Cabinet approves $5.7 billion mobile airwave surcharge
NEW DELHI (Reuters) - The cabinet approved a plan to levy a $5.7 billion surcharge on airwaves held by long-established telecommunications operators that will hit market leaders Bharti Airtel (BRTI.NS) and Vodafone's (VOD.L) local unit and two state-run carriers the most.
The cabinet also approved a proposal that companies buying a carrier that paid a low state-set price for airwaves must match a price to be determined at an upcoming auction and pay the difference to the government, which would make acquisitions more expensive in the world's second-biggest mobile phone market.
India, which traditionally bundled airwaves with telecom permits and charged about $300 million for all India permits, is for the first time auctioning off second-generation airwaves after a scandal over a state grant process in 2008 has set an auction starting price seven times higher.
The telecommunications minister, Kapil Sibal, has said the surcharges are aimed at creating a level playing field between old and new operators.
"The positive part is one uncertainty is over. Telcos can now litigate and demand to reduce the fee. But at least the worst case on spectrum fees is now known," said a telecommunications analysts with a foreign brokerage who did not want to be named as he is not authorised to speak to media.
On Thursday, Sibal said the cabinet had approved a ministerial panel's proposal that GSM-based carriers pay for airwave holdings beyond 4.4 megahertz at a price to be determined by the auction, while CDMA carriers pay for holdings beyond 2.5 megahertz, from January onwards.
In addition, GSM-based carriers that have more than 6.2 MHz of airwaves will also pay a retroactive fee for the extra airwaves for the period between July 2008 and December this year.
While the auction for GSM airwaves starts next week, India will have to defer auctioning off CDMA airwaves as two bidders who had initially applied to bid later withdrew.
"On the CDMA issue, we will come back to the cabinet because there is no auction discovered price now, but that does not mean they can get away without paying a price," Sibal said, adding his ministry would come back to the cabinet with a proposal on what basis the fees would be collected.
The surcharges will net the government least 309 billion Indian rupees, the telecommunications ministry estimated in a cabinet note seen by Reuters. The money will be a timely windfall for a government looking to rein in a high fiscal deficit.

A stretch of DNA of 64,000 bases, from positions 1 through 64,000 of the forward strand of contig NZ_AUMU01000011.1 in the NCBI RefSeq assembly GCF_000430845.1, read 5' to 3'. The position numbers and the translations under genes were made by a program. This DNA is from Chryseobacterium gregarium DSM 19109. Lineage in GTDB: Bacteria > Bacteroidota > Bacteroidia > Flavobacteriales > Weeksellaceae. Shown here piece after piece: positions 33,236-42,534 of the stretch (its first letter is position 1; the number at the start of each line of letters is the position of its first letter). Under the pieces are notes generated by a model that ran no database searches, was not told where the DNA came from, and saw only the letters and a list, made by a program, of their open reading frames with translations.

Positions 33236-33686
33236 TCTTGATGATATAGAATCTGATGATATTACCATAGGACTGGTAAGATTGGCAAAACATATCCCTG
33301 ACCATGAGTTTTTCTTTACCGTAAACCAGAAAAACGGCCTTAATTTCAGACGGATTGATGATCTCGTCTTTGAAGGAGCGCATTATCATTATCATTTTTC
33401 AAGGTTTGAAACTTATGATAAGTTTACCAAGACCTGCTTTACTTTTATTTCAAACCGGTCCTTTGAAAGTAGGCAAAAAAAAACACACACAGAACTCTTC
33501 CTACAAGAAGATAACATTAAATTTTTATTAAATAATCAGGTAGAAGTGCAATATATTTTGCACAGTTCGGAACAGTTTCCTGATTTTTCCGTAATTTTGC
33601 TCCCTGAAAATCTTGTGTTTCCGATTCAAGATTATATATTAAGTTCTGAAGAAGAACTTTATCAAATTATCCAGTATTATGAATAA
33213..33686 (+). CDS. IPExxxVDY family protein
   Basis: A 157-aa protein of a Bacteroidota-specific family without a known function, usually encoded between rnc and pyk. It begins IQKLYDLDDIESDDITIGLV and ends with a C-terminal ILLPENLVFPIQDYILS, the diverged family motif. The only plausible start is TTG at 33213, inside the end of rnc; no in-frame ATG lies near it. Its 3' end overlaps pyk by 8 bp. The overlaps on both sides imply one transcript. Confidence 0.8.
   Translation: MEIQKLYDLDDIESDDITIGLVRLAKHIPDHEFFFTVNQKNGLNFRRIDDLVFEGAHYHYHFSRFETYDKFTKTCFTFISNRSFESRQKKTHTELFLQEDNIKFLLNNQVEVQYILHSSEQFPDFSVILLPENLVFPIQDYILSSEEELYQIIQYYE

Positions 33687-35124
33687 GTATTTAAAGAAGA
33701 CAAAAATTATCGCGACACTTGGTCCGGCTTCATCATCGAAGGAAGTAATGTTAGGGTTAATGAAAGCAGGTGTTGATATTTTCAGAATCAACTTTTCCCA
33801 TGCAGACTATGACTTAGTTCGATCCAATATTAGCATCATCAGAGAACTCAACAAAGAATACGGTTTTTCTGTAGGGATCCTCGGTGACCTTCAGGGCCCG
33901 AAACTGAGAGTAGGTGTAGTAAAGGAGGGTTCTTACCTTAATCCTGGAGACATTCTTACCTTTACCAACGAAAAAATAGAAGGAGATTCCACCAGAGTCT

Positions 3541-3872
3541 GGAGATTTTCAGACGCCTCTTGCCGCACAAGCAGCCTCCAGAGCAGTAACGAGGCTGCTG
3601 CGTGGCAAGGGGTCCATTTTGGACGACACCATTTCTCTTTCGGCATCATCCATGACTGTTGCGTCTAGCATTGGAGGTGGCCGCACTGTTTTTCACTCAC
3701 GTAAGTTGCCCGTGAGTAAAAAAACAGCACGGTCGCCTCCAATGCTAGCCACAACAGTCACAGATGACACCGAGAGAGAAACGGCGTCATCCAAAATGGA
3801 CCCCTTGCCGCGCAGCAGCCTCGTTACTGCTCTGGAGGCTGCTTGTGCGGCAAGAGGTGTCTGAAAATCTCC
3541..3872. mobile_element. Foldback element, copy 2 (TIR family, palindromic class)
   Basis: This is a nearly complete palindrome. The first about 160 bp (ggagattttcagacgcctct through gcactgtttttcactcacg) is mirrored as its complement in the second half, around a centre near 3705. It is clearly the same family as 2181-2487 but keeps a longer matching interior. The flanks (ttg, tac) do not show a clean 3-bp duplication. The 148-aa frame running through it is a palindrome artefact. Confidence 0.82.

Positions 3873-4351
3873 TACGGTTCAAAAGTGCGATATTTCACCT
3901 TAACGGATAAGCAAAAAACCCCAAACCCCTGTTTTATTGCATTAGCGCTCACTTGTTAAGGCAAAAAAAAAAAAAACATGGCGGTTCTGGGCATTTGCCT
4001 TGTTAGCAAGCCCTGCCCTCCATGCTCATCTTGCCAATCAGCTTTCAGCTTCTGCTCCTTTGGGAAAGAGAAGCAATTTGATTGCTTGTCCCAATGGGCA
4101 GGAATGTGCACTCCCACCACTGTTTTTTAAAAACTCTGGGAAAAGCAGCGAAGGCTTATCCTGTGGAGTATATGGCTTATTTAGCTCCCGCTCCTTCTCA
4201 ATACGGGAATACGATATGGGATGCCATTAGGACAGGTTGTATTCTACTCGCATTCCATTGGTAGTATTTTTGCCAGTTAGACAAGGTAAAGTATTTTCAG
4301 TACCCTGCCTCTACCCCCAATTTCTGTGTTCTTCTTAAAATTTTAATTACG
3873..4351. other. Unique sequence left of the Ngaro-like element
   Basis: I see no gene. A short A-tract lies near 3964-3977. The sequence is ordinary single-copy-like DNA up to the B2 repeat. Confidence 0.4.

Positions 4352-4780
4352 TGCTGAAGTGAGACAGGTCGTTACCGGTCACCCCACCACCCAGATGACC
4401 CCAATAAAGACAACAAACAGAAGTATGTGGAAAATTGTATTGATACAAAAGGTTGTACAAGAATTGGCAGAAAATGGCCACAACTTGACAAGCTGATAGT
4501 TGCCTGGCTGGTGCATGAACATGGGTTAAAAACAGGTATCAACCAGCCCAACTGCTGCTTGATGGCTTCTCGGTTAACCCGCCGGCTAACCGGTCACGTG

Of the 309 billion rupees, private sector operators will pay an estimated 191 billion rupees, while the burden on ailing state-run carriers Bharat Sanchar Nigam Ltd BSNL.UL and Mahanagar Telephone Nigam Ltd (MTNL.NS) will total 118 billion rupees, the government estimates.
Analysts have estimated top carrier Bharti Airtel would have to pay about $1 billion in surcharges and Vodafone India's share to be about $550 million.
Bharti, Vodafone and Idea officials declined to comment.
Shares in Bharti Airtel were up 1.8 percent on Thursday, while Reliance Communications (RLCM.NS) and Idea Cellular (IDEA.NS) shares were also trading higher after the news. While the surcharges will be a further burden on their financials, the relief is they can pay it in installments over several years.
The stocks have underperformed the broader market this year and had corrected after a ministerial panel last month recommended the surcharges.
The cabinet also approved a proposal to grant sixth-ranked carrier Tata Teleservices TATASL.UL 4.4 Mhz of airwaves in the lucrative Delhi zone after the completion of the auction. The company has been waiting for the spectrum since 2008 after paying the state-set price for all India permit.
(Additional reporting by Aradhana Aravindan in MUMBAI; Editing by Matt Driskill)
- Tweet this
- Share this
- Digg this
A missing Malaysia Airlines jetliner may have turned back from its scheduled route before vanishing from radar screens, military officers said on Sunday, deepening the mystery surrounding the fate of the plane and the 239 people aboard. Full Article